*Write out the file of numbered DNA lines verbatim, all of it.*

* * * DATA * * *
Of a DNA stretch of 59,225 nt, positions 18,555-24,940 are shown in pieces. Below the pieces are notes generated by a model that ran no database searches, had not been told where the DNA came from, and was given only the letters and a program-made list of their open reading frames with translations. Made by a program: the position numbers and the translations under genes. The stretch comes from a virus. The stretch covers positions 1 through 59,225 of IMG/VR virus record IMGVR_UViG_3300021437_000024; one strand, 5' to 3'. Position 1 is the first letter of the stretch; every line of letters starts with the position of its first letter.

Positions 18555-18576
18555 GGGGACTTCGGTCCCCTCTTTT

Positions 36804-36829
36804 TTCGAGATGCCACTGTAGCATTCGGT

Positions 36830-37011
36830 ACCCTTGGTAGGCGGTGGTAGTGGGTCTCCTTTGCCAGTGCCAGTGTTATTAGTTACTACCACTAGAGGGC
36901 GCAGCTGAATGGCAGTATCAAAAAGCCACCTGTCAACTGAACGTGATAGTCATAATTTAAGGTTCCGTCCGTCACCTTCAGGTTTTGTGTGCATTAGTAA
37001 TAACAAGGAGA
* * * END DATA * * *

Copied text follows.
Of a DNA stretch of 59,225 nt, positions 18,555-24,940 are shown in pieces. Below the pieces are notes generated by a model that ran no database searches, had not been told where the DNA came from, and was given only the letters and a program-made list of their open reading frames with translations. Made by a program: the position numbers and the translations under genes. The stretch comes from a virus. The stretch covers positions 1 through 59,225 of IMG/VR virus record IMGVR_UViG_3300021437_000024; one strand, 5' to 3'. Position 1 is the first letter of the stretch; every line of letters starts with the position of its first letter.

Positions 18555-18576
18555 GGGGACTTCGGTCCCCTCTTTT

Positions 36804-36829
36804 TTCGAGATGCCACTGTAGCATTCGGT

Positions 36830-37011
36830 ACCCTTGGTAGGCGGTGGTAGTGGGTCTCCTTTGCCAGTGCCAGTGTTATTAGTTACTACCACTAGAGGGC
36901 GCAGCTGAATGGCAGTATCAAAAAGCCACCTGTCAACTGAACGTGATAGTCATAATTTAAGGTTCCGTCCGTCACCTTCAGGTTTTGTGTGCATTAGTAA
37001 TAACAAGGAGA